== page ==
Batterman Fire near East Wenatchee burns critical shrub-steppe habitat

Batterman Fire near East Wenatchee burns critical shrub-steppe habitat

Conservation Northwest / Jul 08, 2021 / Sagelands, Wildfire

2021 Fire Dispatch #1: Wildfire perilously close to burning lek sites for endangered sage grouse near Badger Mountain

*Editor’s Note: During the big wildfires that burned across eastern Washington in 2015, we published a series of”dispatches” from our staff living and working in communities affected by fire. As 2021’s fire season as gotten off to a historically challenging start, we’ve again encouraged our team to share their perspectives from the field.


Here we go again. As landowners, conservationists, wildlife, and the general public are all still trying to recover from last September’s unprecedented Pearl Hill, Cold Springs, and Evans Canyon Fires that burned more than 700,000 acres of shrub-steppe in Okanogan, Douglas, and Kittitas counties, we now have the Batterman Fire in Douglas County outside of East Wenatchee.

A burnout in the Batterman Fire area, July 2021. Photo_WA Interagency Team

With more than 14,000 acres of prime sage grouse habitat, cattle pastures, Conservation Reserve Program (CRP) acreage and cropland burned already, it’s heart-wrenching to be in this position again, especially so early in the summer fire season. There has to be another way forward to respond to our wildfire future in central and eastern Washington (and with the changing climate, increasingly western Washington, too).

Luckily the Batterman Fire appears to have slowed and be on the way to containment, but the damage will be long lasting. It appears this fire is close to burning through the largest remaining breeding location (known as a lek) for Washington sage grouse, an endangered population already stressed from last fall’s fires. It has also destroyed acres of important forage for cattle grazing, land planted to grass and shrubs for a host of other wildlife through the Conservation Reserve Program, farmers’ wheat fields, and several outbuildings including historic locations. Luckily no human lives were lost even though local farmers and ranchers livelihoods have been greatly affected.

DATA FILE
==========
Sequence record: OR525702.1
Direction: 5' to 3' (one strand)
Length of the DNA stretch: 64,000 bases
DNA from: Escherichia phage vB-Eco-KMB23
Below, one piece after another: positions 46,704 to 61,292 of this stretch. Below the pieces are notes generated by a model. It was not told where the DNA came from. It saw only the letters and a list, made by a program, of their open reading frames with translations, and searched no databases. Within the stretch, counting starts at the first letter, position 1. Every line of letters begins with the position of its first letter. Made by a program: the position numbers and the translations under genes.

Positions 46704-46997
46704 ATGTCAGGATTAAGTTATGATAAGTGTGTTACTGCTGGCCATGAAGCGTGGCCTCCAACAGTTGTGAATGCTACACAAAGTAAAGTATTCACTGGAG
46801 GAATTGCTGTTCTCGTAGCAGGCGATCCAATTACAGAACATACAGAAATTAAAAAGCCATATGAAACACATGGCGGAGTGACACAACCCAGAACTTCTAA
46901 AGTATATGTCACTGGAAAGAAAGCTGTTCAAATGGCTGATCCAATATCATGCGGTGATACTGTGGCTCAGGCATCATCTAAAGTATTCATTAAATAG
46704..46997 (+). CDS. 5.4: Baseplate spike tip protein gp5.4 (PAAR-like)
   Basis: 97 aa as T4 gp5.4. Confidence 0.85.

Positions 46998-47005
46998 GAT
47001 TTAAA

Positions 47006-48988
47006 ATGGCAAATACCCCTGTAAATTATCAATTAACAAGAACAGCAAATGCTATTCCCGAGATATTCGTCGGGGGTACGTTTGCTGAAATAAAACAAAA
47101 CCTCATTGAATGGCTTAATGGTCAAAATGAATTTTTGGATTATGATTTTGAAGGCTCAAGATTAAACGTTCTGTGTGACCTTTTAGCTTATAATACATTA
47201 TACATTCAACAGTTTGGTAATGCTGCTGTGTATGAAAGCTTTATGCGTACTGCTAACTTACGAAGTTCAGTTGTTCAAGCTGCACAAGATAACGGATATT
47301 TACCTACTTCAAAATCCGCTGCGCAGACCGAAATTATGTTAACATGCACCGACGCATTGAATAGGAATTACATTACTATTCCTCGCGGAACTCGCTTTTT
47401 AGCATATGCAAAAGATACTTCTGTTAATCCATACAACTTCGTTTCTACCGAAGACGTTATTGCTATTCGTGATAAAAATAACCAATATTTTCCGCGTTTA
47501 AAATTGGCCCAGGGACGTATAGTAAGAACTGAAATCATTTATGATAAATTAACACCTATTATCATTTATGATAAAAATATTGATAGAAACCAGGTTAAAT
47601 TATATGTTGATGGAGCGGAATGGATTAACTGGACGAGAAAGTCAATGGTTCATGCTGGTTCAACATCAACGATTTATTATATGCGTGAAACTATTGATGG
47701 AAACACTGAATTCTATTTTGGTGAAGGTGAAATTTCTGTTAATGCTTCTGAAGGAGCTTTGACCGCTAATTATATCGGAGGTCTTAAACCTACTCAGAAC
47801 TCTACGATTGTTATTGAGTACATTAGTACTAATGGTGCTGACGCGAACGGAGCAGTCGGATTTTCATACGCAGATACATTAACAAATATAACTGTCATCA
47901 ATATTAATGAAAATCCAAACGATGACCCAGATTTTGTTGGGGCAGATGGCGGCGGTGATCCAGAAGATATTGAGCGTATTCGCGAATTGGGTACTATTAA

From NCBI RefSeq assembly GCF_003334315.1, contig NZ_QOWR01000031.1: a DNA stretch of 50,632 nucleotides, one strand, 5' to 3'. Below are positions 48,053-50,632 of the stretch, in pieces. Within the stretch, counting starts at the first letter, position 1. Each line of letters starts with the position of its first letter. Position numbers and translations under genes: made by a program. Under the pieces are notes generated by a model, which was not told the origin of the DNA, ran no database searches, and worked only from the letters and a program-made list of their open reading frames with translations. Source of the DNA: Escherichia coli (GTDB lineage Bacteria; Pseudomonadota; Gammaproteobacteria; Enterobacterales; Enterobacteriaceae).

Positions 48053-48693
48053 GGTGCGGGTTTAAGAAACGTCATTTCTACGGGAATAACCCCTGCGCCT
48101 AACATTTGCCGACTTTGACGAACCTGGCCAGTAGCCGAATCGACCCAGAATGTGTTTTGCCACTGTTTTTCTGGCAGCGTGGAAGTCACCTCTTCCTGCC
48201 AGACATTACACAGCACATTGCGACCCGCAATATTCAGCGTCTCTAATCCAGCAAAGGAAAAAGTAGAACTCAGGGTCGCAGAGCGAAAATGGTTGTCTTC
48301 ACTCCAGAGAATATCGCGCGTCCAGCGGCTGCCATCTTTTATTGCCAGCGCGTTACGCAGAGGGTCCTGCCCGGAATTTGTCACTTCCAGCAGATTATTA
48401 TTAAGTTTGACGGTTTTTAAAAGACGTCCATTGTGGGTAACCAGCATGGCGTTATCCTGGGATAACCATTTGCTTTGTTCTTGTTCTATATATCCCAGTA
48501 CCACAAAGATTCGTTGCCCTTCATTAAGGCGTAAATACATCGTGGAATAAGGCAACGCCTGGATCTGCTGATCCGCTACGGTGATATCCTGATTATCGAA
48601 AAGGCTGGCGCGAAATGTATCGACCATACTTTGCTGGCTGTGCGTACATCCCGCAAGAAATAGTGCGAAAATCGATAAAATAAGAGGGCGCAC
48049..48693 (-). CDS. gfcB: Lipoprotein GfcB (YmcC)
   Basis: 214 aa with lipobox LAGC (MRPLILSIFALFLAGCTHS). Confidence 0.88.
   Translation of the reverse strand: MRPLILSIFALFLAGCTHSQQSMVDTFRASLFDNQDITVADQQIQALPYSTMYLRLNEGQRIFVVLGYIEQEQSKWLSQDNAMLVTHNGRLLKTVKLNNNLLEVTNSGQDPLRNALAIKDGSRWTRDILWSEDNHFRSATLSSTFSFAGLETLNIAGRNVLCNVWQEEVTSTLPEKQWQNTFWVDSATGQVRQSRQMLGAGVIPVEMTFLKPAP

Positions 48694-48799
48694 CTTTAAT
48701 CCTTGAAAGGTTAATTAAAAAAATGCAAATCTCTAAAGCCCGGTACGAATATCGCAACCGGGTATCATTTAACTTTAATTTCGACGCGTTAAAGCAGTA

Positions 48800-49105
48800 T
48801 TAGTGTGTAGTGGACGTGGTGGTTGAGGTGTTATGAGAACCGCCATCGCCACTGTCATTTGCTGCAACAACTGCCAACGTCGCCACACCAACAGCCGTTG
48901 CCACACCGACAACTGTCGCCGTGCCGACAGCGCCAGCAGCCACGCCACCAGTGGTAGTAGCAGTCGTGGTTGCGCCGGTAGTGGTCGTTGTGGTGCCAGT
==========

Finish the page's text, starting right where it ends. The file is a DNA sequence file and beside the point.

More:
In shrub-steppe and arid grasslands, preventing invasive plants like cheatgrass, restoring wetlands, beaver ponds and other natural fuelbreaks, and improving fire readiness and response times through programs like Rangeland Fire Protection Associations are all tactics that can be employed to reduce the impacts of severe fires.

A plane drops fire retardent in the Batterman Fire area. Photo: Grant County Fire District 13

We hope the Shrub-Steppe Recovery Proviso passed by the Washington State Legislature last session will put dollars in motion to help landowners recover from this newest fire as well as last years’ fires. And we hope this was not a fire caused by irresponsible human action such as fireworks, or other activities that could have been prevented.

We hope that our legislators will now consider Rangeland Fire Protection Association legislation to allow trained, equipped local landowners to respond with quicker initial attack on fires when they start. We hope our sagelands habitat and bunchgrass forage areas will become a bigger priority for firefighting efforts whenever fires occur. We hope for a better future for Washington’s arid lands so critical to the local people and wildlife that make this their home.

Onward we go into an uncertain future. The Batterman Fire is unlikely to be the last conflagration that central and eastern Washington’s shrub-steppe and dry forests face in 2021.

Editor’s Note: Living and working in Omak in north-central Washington, Jay Kehne is no stranger to wildfires. He wrote about his frontline experiences with the Cold Springs & Pearl Hill Fire last September. We’re grateful to have Jay’s decades of experience in natural resources management on our team leading our Sagelands Heritage Program.


The Batterman Fire burns shrub-steppe in north-central Washington’s Douglas County. Photo: InciWeb